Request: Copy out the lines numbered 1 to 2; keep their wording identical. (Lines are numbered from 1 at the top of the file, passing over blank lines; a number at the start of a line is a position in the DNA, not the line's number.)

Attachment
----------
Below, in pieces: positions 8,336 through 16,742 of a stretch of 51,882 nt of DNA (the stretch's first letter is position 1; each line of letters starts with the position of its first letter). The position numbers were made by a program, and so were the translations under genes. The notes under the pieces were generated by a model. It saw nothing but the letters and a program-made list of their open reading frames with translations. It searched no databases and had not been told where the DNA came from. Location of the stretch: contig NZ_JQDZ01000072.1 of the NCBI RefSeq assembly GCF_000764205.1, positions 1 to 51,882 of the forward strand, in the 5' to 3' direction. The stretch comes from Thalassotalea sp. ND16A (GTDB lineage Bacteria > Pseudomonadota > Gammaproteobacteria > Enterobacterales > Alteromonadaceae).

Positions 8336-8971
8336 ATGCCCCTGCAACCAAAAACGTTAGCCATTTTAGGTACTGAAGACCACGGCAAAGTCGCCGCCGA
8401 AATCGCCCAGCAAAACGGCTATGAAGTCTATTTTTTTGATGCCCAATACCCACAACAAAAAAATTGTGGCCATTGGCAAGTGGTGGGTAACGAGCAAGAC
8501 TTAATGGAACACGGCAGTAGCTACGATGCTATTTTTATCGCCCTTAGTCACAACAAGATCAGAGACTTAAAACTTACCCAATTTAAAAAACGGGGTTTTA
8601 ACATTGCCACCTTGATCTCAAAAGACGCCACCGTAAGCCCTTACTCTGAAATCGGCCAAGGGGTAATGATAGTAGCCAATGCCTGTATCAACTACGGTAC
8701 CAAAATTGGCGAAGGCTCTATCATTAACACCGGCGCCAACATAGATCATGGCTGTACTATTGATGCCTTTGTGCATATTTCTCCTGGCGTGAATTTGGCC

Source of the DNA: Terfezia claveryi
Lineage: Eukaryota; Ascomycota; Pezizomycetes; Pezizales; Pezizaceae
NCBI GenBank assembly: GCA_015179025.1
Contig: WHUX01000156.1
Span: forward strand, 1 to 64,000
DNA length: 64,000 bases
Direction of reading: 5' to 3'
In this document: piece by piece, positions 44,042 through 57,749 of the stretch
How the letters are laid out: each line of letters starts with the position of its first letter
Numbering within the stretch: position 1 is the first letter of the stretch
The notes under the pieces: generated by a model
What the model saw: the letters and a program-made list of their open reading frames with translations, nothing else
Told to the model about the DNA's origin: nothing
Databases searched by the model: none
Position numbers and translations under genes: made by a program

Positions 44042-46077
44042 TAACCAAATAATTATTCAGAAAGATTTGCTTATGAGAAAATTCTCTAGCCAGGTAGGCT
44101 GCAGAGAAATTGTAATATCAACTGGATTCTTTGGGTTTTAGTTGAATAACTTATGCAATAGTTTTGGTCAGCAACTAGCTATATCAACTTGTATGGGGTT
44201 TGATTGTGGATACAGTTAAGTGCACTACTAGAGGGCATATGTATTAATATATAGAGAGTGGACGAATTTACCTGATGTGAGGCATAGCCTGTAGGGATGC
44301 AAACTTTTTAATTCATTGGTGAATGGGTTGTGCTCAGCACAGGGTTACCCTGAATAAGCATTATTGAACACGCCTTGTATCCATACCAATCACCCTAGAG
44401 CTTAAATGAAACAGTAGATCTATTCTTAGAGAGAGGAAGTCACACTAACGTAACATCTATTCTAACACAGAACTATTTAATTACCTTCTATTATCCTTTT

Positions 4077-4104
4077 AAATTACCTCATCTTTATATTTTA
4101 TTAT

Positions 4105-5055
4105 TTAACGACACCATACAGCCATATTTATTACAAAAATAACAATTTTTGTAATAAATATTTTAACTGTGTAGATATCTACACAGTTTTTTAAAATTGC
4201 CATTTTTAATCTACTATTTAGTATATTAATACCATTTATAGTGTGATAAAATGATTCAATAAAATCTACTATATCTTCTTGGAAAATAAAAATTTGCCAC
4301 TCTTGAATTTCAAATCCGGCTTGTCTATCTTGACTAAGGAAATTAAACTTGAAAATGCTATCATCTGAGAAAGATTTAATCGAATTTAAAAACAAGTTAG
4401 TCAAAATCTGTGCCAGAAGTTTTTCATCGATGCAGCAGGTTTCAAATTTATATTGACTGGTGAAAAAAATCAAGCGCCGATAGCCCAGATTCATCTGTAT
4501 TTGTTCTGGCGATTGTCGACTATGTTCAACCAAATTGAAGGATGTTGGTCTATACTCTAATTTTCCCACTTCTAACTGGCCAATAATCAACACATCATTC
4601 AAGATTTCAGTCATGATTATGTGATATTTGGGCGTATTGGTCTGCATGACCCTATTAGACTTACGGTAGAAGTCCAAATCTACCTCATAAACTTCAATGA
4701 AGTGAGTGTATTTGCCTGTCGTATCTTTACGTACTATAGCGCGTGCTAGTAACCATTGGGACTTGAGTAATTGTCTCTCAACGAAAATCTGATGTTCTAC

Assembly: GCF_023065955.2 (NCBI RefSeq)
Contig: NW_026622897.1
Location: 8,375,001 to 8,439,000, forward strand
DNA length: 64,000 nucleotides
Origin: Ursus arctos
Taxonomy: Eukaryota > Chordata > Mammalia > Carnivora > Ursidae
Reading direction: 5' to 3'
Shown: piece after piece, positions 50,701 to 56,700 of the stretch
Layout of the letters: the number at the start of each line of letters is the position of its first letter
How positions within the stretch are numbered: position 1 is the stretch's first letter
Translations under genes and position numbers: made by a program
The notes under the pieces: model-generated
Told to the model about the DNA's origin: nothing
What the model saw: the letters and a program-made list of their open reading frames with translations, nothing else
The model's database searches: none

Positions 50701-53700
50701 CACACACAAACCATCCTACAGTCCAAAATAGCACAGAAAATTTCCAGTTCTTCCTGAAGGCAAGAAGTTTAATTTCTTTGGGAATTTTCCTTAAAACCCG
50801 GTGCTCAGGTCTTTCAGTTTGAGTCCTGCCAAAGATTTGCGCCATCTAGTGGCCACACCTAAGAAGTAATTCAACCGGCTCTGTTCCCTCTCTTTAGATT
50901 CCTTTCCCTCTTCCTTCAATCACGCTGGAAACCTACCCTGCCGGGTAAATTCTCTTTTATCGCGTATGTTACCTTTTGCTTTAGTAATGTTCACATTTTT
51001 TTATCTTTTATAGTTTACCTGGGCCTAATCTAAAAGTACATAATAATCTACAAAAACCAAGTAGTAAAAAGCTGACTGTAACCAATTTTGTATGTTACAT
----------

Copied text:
Below, in pieces: positions 8,336 through 16,742 of a stretch of 51,882 nt of DNA (the stretch's first letter is position 1; each line of letters starts with the position of its first letter). The position numbers were made by a program, and so were the translations under genes. The notes under the pieces were generated by a model. It saw nothing but the letters and a program-made list of their open reading frames with translations. It searched no databases and had not been told where the DNA came from. Location of the stretch: contig NZ_JQDZ01000072.1 of the NCBI RefSeq assembly GCF_000764205.1, positions 1 to 51,882 of the forward strand, in the 5' to 3' direction. The stretch comes from Thalassotalea sp. ND16A (GTDB lineage Bacteria > Pseudomonadota > Gammaproteobacteria > Enterobacterales > Alteromonadaceae).

Positions 8336-8971